Perhaps now is the time to define new corporate roles and values. Classic or historically important responsibilities support the old structure, along with its aims, standards, systems, processes and methods. The same question invariably produces the same response. To change the response is to change the question. As questions change, responsibilities change. There are new responsibilities continually emerging and Six Sigma takes root and works its magic.
I certainly agree that we must take on leadership of change, but not just of change. We must also lead renewal. It is true that a corporation can implement Six Sigma and get big benefits in the short-term. But on the other side of the horizon is a different landscape – the long-term. Sooner or later you have to renew your effort. You have to renew your constancy of purpose, and renew your philosophy. And you must have initiatives that are dynamic and modular, not static and disconnected from the demands of business. You must have initiatives that are scaleable over the long haul. Only then can constancy of purpose be realized from an operational point-of-view. Only then can an organization develop a constancy of message.
3. Cease dependence on mass inspection to achieve quality. Eliminate the need for inspection on a mass basis by building quality into the product in the first place.
Dr. Harry: I totally agree that we must eliminate the need for inspection on a mass basis by building quality into the product in the first place, but I don't read anywhere in Deming's work a strong methodology for how to do this. As a matter of semantics, I don't think you really "build quality in." Rather, quality must be "designed in." This is what design for Six Sigma ( DFSS) is all about. And it is not just about designing a product. It is about designing a process, a service, a system, a transaction, an operation, a business. The idea of quality must be pervasive in everything we do to fulfill customer needs and increase shareholder value, and the only way to make it pervasive is to design it in.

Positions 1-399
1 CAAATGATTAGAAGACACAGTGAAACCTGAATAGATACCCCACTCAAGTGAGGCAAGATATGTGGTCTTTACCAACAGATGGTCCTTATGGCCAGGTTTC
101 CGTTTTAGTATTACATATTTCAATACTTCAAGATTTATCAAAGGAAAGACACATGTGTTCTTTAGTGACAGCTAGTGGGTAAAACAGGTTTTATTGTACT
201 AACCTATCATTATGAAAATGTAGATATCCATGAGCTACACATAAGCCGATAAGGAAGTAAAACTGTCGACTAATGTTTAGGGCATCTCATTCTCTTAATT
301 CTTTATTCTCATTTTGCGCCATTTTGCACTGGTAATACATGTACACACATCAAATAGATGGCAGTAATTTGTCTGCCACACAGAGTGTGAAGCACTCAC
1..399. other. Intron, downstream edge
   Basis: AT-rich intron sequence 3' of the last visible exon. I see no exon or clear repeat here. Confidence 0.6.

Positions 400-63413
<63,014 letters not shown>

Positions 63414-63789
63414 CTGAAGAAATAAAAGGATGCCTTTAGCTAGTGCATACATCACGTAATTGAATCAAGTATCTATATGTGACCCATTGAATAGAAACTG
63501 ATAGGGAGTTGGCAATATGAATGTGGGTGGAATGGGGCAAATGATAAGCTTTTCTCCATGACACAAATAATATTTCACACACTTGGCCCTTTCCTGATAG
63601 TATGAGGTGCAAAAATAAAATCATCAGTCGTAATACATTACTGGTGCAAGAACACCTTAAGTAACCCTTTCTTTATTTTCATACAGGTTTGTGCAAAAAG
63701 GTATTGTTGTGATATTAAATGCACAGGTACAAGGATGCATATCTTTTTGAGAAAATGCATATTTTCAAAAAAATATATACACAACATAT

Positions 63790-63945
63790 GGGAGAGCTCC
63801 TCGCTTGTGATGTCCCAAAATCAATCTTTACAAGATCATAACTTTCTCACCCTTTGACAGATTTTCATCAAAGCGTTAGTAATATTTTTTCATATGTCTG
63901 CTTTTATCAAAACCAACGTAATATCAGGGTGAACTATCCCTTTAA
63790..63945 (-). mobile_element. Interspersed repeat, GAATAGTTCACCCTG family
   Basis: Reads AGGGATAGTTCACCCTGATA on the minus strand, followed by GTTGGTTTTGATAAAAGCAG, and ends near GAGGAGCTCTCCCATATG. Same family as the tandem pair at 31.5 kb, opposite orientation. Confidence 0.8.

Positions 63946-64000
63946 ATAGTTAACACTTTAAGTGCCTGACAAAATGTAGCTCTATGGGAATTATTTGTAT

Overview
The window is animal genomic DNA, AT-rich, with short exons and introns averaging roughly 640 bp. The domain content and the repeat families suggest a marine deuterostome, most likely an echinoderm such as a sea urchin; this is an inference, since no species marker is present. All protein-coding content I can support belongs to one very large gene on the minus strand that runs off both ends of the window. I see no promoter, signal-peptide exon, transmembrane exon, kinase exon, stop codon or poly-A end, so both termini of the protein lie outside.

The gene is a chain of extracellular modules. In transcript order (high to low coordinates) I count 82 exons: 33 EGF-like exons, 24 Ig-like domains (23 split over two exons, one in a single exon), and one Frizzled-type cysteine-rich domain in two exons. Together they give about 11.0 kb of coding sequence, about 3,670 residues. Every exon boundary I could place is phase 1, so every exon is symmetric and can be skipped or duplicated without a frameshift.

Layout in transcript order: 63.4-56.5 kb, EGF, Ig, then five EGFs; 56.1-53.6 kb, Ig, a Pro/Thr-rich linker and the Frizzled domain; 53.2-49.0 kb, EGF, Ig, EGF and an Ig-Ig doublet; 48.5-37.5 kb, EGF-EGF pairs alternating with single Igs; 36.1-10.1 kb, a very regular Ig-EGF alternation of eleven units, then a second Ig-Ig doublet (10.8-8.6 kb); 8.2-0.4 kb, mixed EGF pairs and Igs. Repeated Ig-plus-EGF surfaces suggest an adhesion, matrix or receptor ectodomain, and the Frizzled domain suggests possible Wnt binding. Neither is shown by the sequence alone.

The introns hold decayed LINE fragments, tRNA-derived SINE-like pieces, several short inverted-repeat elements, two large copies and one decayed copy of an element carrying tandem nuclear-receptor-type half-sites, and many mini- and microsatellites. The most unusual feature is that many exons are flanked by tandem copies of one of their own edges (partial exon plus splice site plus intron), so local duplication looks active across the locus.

4. End the practice of awarding business on the price tag. Instead, minimize total cost. Move toward a single supplier for any one item, on a long-term relationship of loyalty and trust.
Dr. Harry: In principle, I would agree with the idea of not awarding business on price tag alone. You have to keep other metrics in mind. How is the quality? Does the supplier have sufficient capacity? Does the supplier deliver on time? It is the total cost between the supplier and the provider (company) that should be of utmost concern - not the initial price tag.
Now among those who do Six Sigma, it has been discovered that the lowest-cost producer is always the highest-quality producer – simply because it takes resources to detect, analyze, and fix defects. If an organization does not produce defects, then its cost-of-poor-quality (COPQ) should be zero. So I would strongly agree with Dr. Deming that the focus should be on total cost – specifically, the minimization of transactional cost. With a better cost structure, a corporation can then enjoy the advantage of more pricing power. But this only applies in Six Sigma corporations – not in those that practice quality for quality's sake.
As far as loyalty and trust are concerned, I do not believe in developing long-term relationships with single suppliers. I simply move toward any supplier that can give me the highest quality at the lowest possible cost on time, at any time. Trust is the active commission or omission of information. That's why contracts were made - to plug these holes. I used to say that I trusted my company two weeks at a time - paycheck to paycheck. If I can continuously provide increasing value through my work, and my company continuously rewards me, we will have a long-term relationship; otherwise, the relationship will come to a screeching halt. To me, the same principle should be applied to the supplier base of a corporation – pay for performance.
As for awarding business based on a long-term relationship, I can't buy into that. If I can purchase a part at a lower cost and a higher level of quality, more dependency, I don't care if I've had a supplier for 50 years – they become a footnote in history. Business is about making money, not holding sanctified, longitudinal relationships. A business relationship is not like a marriage. Nowhere on any purchase order, request for proposal or business contract have I ever read the words, "for better or for worse, for richer or poorer, in sickness and in health, I will keep thee."
5. Improve constantly and forever the system of production and service, to improve quality and productivity, and thus constantly decrease costs.
Dr. Harry: I can't argue with that – but I would focus on the systems of business, not just those of "production and service." Through a business focus, we are forced to also improve such items as capacity and capital, not just capability.